Why do reporters allow that? Usually, news organizations grant anonymity to those who lack power – in other words, those people who may lose their jobs or even face danger by revealing important information.

But in the case of the Washington “on background” briefings, the people in power are being granted anonymity, for no real purpose other than, perhaps, to safeguard a reporter’s access to a government official. That’s not a good enough reason.

 

Trump media strategy: Decline initial comment, bash later?

 

 

 

 

 

 

 

The Washington Post’s Callum Borchers in a Thursday column suggests that the Trump administration’s media strategy prefers unbalanced coverage initially so that the administration later can bash the media for that unbalanced reporting.

Borchers contends that the strategy calls for the Trump administration to ignore requests from reporters for comments about stories that might be unfavorable to the White House. Then, after the story is published, the administration bashes the news media for being unfair by not getting the administration’s side.

In other words, Borchers suggests that the Trump administration prefers unfair coverage initially so that it can bash the press later.

 

Calling media ‘enemy of American people’ poses ‘greatest threat to democracy,’ ex-Admiral says

Calling the media the enemy of the American people, as President Trump has done, amounts to the ‘greatest threat to democracy,’ says the man who organized the raid that killed Al-Queda leader Osama bin-Laden.

Ex-Admiral and Navy Seal William McRaven said Trump’s criticism of the media was the greatest threat to democracy that he has seen in his lifetime. McRaven, who owns a journalism degree, left the military after four decades to become the chancellor of the University of Texas system.

 

 

 

Unreliable source

MSNBC’s Morning Joe has barred Trump counselor Kellyanne Conway from appearing on the program because she has become an unreliable source. CNN previously banned Conway, at least for one day, because of similar concerns about the veracity of her statements.

You may recall that Conway coined the phrase “alternative facts” and referred in one interview to the “Bowling Green massacre,” a fake event. She also recently said that Michael Flynn, the former national security adviser, had the full confidence of the president hours before he was fired.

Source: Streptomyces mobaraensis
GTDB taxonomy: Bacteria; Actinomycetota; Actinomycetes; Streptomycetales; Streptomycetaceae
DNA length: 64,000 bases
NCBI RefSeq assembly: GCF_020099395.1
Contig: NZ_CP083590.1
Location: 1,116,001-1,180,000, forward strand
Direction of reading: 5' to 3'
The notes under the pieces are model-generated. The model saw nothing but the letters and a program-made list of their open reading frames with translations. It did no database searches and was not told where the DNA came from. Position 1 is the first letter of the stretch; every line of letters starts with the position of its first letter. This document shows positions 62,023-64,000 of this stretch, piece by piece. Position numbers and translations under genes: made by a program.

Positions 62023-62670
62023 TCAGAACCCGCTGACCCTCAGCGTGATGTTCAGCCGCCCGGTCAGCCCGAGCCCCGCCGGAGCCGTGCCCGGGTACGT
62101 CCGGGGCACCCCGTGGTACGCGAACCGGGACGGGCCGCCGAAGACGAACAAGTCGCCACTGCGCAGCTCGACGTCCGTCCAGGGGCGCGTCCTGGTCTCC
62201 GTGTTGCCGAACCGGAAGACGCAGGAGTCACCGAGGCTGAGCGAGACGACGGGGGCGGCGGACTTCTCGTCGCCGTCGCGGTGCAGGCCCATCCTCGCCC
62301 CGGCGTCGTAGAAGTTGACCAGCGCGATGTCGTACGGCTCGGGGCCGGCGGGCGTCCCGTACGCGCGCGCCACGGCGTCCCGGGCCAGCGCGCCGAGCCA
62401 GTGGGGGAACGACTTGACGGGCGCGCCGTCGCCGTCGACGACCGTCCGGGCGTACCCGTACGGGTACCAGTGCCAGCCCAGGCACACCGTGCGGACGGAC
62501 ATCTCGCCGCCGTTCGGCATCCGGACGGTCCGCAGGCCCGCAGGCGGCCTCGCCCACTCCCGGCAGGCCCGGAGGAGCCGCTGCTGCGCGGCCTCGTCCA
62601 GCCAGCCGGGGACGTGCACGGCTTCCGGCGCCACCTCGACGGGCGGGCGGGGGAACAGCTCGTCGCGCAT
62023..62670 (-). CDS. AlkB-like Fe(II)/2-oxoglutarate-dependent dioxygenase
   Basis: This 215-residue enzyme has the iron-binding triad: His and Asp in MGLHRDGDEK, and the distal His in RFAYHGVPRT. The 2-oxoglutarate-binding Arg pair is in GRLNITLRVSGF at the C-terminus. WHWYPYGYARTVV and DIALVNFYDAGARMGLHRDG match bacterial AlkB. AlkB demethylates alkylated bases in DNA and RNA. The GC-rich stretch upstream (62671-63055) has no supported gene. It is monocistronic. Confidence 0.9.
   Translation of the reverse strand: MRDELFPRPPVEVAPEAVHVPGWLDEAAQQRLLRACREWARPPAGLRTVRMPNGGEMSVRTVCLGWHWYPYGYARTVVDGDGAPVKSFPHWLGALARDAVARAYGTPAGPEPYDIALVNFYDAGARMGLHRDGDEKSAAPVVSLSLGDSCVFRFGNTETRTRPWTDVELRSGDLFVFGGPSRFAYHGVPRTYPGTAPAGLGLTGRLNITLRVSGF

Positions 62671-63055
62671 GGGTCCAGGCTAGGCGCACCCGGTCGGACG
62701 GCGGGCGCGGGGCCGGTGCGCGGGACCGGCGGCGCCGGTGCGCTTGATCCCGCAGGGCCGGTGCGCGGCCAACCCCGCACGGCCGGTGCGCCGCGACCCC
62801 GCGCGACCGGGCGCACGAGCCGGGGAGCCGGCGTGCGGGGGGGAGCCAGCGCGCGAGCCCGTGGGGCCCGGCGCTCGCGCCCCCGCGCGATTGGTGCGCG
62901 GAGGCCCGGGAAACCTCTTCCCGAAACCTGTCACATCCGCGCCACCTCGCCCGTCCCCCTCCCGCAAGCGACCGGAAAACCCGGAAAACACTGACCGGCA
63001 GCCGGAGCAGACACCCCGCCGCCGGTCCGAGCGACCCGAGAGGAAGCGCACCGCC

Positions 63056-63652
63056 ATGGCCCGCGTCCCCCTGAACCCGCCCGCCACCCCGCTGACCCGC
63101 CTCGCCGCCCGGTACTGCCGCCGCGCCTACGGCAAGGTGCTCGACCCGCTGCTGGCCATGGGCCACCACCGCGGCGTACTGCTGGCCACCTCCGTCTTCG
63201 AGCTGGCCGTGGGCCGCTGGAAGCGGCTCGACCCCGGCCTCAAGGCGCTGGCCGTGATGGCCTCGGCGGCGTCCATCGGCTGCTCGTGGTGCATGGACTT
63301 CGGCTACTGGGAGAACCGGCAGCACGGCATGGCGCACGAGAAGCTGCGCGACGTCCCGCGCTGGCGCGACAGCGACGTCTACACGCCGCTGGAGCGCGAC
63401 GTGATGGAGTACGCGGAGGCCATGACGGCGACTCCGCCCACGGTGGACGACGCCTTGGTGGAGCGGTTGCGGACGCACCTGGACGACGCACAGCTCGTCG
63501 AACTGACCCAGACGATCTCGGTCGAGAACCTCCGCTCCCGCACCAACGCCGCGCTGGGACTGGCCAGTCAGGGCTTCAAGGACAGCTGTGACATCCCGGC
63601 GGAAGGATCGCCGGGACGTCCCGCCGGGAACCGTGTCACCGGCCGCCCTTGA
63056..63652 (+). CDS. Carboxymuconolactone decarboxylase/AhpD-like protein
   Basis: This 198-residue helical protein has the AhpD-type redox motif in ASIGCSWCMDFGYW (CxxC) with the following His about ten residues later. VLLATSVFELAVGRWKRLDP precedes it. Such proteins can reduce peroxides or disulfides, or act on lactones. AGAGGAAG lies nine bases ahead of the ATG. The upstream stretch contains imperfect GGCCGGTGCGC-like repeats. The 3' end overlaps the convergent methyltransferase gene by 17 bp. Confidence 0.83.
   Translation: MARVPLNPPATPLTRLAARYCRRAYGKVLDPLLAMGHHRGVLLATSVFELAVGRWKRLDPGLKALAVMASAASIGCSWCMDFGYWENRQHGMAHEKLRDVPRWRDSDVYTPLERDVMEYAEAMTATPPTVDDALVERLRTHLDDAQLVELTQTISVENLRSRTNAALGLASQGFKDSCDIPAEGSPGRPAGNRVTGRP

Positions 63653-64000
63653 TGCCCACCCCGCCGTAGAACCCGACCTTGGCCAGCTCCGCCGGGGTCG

Should other news organizations follow the lede of CNN and Morning Joe? At what point does a source’s information become so tainted that you stop using her as a source? And where, at what level in the administration, does such a ban stop? If the president of the United States continues to make false comments, for example, do you stop covering him?

We’re living in a topsy-turvy world in which belief has become truth and facts seem to have little or no meaning to a significant minority – if not majority – of this country. What does that mean for the future of democracy and our society?

Silence isn’t golden

Despite presidential adviser Steve Bannon’s wish that the press “just shut up,” silence simply isn’t in the cards. That would mean newspapers printed with no front-page stories, TV news programs airing with no one in the anchor chairs, static on radio stations and only Viagra ads on news web sites.

Keeping their mouths shut is not what the press does. In fact, more than ever, it’s time to discuss the issues and policies of the new administration to determine whether, as a society, we want to continue in the direction of President Trump or decide to oppose. Remember, assembly and freedom to petition for a redress of grievances are two freedoms just as important in the First Amendment as freedom of religion, speech and the press.

Now more than ever, as E.J. Dionne Jr. writes in the Washington Post, it’s time to speak out.

Fort Morgan needs managing editor

The Fort Morgan Times in Colorado is searching for a managing editor.
The daily (except Sunday) wants a journalist with managerial experience as well as experience in reporting, writing, editing, page design, photograph and web posting.
The paper offers a benefits package that includes vacation, personal time and sick leave; managed short- and long-term disability; medical, dental and vision insurance; life and AD&D, supplemental life insurance; and a 401(k) Savings Plan. The pay range is $38,000-$42,000.
To apply, send your resume with salary expectations to jobs@dailycamera.com